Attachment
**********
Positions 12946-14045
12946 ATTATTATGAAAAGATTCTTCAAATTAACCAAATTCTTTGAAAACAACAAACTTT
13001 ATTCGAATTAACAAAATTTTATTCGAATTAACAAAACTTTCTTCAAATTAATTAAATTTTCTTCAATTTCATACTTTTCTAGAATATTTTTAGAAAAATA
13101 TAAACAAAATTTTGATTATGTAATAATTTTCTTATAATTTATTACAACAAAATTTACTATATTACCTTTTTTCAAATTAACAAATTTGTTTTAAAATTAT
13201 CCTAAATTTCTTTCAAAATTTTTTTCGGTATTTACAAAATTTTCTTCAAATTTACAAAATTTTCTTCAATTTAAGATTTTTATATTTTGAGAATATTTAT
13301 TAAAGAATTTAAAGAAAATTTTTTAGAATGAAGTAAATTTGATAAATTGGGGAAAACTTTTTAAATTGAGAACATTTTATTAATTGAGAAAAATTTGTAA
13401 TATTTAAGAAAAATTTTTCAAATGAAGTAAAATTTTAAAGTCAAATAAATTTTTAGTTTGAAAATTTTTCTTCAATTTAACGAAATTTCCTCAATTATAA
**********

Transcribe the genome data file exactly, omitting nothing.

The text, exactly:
Positions 12946-14045
12946 ATTATTATGAAAAGATTCTTCAAATTAACCAAATTCTTTGAAAACAACAAACTTT
13001 ATTCGAATTAACAAAATTTTATTCGAATTAACAAAACTTTCTTCAAATTAATTAAATTTTCTTCAATTTCATACTTTTCTAGAATATTTTTAGAAAAATA
13101 TAAACAAAATTTTGATTATGTAATAATTTTCTTATAATTTATTACAACAAAATTTACTATATTACCTTTTTTCAAATTAACAAATTTGTTTTAAAATTAT
13201 CCTAAATTTCTTTCAAAATTTTTTTCGGTATTTACAAAATTTTCTTCAAATTTACAAAATTTTCTTCAATTTAAGATTTTTATATTTTGAGAATATTTAT
13301 TAAAGAATTTAAAGAAAATTTTTTAGAATGAAGTAAATTTGATAAATTGGGGAAAACTTTTTAAATTGAGAACATTTTATTAATTGAGAAAAATTTGTAA
13401 TATTTAAGAAAAATTTTTCAAATGAAGTAAAATTTTAAAGTCAAATAAATTTTTAGTTTGAAAATTTTTCTTCAATTTAACGAAATTTCCTCAATTATAA